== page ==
Promoting Linux Requires Advertising. It Matters to Me.
Linux Enterprise Computing
This page attempts to survey Linux in a corporate, commercial
enterprise setting. This is a necessarily huge topic, and so
at best, I've touched on a few idiosyncratic, eclectic topics,
based on real-life experiences and concerns of managing a
company powered by Linux.
These interests include system and network management,
databases, high-availability & fault-tolerance, clustering and
SMP support, project management tools, as well as wish-lists
of desired features.
Anyone new to Linux should visit
A general survey of commercial (as opposed to "free") applications
for Linux can be found in the
Linux Commercial-HOWTO; see also the
Linux Applications and Utilities Page is an excellent reference.
A listing of visual apps & applets can be found at
X: End of Story.
Non-business-oriented applications can be found on the
Scientific Applications on Linux page.
General Linux documentation can be found at the
Linux Documentation Project
Finally, for completeness, see my raw, unedited list of
- Commercial Listings
- There are several lists of commercial establishments using and
marketing Linux. If you are uncertain about the commercial
viability of Linux, check these out.
- A good industrial-strength database server should offer
transaction support, two-phase commit and rollback,
automatic check-pointing, hardware and/or power-failure
recovery, hot backups and replication, just for starters.
But to put these features to use, one needs Report Generators,
Query Tools, Web-to-Database Gateways, and sophisticated
there is a wide variety of such
products for Linux.
- Bug Tracking, Project Management, Help-Desk Automation
- A list of
project management and bug tracking tools for Linux.
- Network Management
- Linux Network Management Systems;
primarily focused on SNMP based tools.
- Clusters and SMP
- Clustering interfaces -- a way of hooking up multiple CPU's for
single-system login, load-balanced web-serving, load-balanced
I have begun to collect
available information on SMP and clustering.
See also the Linux Threads FAQ.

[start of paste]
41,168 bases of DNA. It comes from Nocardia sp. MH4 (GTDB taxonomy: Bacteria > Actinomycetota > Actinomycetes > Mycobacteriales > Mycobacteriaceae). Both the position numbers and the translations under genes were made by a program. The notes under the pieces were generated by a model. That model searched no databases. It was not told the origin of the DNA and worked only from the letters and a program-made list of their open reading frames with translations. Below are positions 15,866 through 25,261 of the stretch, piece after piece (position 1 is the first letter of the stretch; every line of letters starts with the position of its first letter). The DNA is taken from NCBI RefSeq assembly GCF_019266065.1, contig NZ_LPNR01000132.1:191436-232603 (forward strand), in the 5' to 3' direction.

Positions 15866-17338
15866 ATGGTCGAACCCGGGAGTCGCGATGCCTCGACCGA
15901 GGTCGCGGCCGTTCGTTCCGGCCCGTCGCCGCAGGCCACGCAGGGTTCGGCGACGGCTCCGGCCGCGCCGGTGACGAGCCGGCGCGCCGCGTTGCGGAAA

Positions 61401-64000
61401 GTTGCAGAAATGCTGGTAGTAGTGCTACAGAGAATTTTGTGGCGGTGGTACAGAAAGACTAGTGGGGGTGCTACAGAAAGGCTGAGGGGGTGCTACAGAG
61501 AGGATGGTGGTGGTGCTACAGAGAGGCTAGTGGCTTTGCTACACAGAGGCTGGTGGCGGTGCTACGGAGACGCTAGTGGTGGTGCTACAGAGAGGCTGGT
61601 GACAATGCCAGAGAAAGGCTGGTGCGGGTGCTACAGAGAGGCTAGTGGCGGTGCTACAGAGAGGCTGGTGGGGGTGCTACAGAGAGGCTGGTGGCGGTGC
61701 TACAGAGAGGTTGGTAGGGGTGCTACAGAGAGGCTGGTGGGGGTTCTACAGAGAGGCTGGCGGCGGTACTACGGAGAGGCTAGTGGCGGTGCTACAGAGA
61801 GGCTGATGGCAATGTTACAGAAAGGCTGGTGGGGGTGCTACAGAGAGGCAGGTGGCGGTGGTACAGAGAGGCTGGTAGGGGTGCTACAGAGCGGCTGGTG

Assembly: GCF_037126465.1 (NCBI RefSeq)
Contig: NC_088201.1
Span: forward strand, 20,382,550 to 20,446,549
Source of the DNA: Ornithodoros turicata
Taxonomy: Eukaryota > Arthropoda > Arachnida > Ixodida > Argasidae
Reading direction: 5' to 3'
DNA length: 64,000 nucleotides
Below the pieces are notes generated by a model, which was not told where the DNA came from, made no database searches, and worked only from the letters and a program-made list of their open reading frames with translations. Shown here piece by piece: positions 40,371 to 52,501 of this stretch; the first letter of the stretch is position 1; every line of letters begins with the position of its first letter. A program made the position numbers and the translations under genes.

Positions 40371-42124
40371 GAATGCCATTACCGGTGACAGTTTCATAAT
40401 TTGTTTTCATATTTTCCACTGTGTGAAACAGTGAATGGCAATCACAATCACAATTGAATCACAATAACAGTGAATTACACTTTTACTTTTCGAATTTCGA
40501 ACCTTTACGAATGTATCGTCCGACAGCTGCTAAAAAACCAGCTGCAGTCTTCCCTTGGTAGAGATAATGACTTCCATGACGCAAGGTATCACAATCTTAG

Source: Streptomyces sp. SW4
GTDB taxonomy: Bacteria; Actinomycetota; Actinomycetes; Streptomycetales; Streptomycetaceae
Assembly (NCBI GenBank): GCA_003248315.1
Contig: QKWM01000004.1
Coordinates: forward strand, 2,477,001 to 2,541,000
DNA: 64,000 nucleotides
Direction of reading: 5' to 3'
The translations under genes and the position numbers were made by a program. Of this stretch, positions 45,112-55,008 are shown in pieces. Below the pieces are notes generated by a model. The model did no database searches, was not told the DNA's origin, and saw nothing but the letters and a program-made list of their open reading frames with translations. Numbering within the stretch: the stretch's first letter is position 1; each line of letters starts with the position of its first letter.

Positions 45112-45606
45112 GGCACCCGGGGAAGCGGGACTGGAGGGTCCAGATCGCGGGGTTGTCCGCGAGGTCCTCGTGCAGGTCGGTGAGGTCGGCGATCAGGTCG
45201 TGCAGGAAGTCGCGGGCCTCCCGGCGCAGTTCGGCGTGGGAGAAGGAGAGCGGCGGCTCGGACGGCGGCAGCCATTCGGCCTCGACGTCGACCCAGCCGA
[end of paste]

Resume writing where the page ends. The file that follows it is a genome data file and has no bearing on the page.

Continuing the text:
Some comments pertaining to load-balanced IP routing lie
- LAN Networking
- Any realistic deployment of Linux on the LAN requires peaceful
co-existence of Linux with Windows (SMB/LanManager, Netware 3.x
and Netware NDS) and Macintosh boxes (Appletalk). A variety
of well-known tools are available: see the
for Mac and Windows Users page.
- Configuration Management and Version Control
- Version control and configuration management is one of the
many hard parts of enterprise-wide computing.
- RCS is the default low-level version-locking tool in Linux.
CVS is on of the more popular multi-user, distributed
client-server version control tools. These are but two on the
list of Linux Version Control Tools
Creating multiple, identical copies of a system
can be hard work; it becomes even harder if patches and diffs
need to be maintained. Multiply this by hundreds of computers
... and Unix sysadmins go crazy.
The Working Version
company has created a system version control and distribution
mechanism to manage entire installed system versions.
In particular, their version-controlled file system
(yes, literally, a file system ...) caught my technical
eye. Pretty amazing!
- There are several options for RAID (Redundant Array of
Inexpensive Disks) for Linux, from pure-software disk striping
and mirroring, to RAID-capable SCSI controllers and outboard boxes.
Storage management software is another issue. I've slapped
together a quick survey.
See also the
CDFile CDROM Jukebox manager for the Kubik, Pioneer,
Grundig and NSM jukeboxes.
- Accounting, Electronic Commerce, Office Utilities
- A Linux port of the standard LDAP Lightweight Directory Access
Protocol can be down-loaded from:
- Graphical System Management
- Graphical/menu-driven system management tools -- configure disks,
add devices, configure modems, SLIP/PPP, set up IP, mbone,
firewalls, etc. from a menu.
- Red Hat's
glint is one of the favorites ...
- The Offix project
defines a drag-n-drop infrastructure for such tools.
Figurine Configuration Modeler
- InfoMagic offers
their Work-Group Server, a file/print server for $500
(this includes support), with a graphical management tool.
- WAN Inter-Networking
- Large companies with deep pockets buy expensive routers and
switches to fill their WAN inter-networking needs. However,
small enterprises, with 5-50 employees, might blanch at the
thought of spending $20K or more for one of these boxes.
For these folks, Linux needs a HOWTO for WAN Inter-networking